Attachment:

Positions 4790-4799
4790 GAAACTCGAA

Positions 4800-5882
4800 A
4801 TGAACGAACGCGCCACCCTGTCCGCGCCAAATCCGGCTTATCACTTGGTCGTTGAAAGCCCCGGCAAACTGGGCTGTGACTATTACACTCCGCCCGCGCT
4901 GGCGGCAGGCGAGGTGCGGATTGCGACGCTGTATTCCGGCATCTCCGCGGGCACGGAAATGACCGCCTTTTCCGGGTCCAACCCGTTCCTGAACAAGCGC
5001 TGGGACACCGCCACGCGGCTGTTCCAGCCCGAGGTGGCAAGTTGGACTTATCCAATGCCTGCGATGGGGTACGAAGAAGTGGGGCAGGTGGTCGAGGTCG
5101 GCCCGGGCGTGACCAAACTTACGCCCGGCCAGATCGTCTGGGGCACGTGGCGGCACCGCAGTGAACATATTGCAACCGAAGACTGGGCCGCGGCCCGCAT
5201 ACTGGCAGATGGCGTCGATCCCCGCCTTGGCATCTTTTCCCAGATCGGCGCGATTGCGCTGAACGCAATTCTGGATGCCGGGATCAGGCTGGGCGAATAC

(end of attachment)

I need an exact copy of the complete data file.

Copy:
Positions 4790-4799
4790 GAAACTCGAA

Positions 4800-5882
4800 A
4801 TGAACGAACGCGCCACCCTGTCCGCGCCAAATCCGGCTTATCACTTGGTCGTTGAAAGCCCCGGCAAACTGGGCTGTGACTATTACACTCCGCCCGCGCT
4901 GGCGGCAGGCGAGGTGCGGATTGCGACGCTGTATTCCGGCATCTCCGCGGGCACGGAAATGACCGCCTTTTCCGGGTCCAACCCGTTCCTGAACAAGCGC
5001 TGGGACACCGCCACGCGGCTGTTCCAGCCCGAGGTGGCAAGTTGGACTTATCCAATGCCTGCGATGGGGTACGAAGAAGTGGGGCAGGTGGTCGAGGTCG
5101 GCCCGGGCGTGACCAAACTTACGCCCGGCCAGATCGTCTGGGGCACGTGGCGGCACCGCAGTGAACATATTGCAACCGAAGACTGGGCCGCGGCCCGCAT
5201 ACTGGCAGATGGCGTCGATCCCCGCCTTGGCATCTTTTCCCAGATCGGCGCGATTGCGCTGAACGCAATTCTGGATGCCGGGATCAGGCTGGGCGAATAC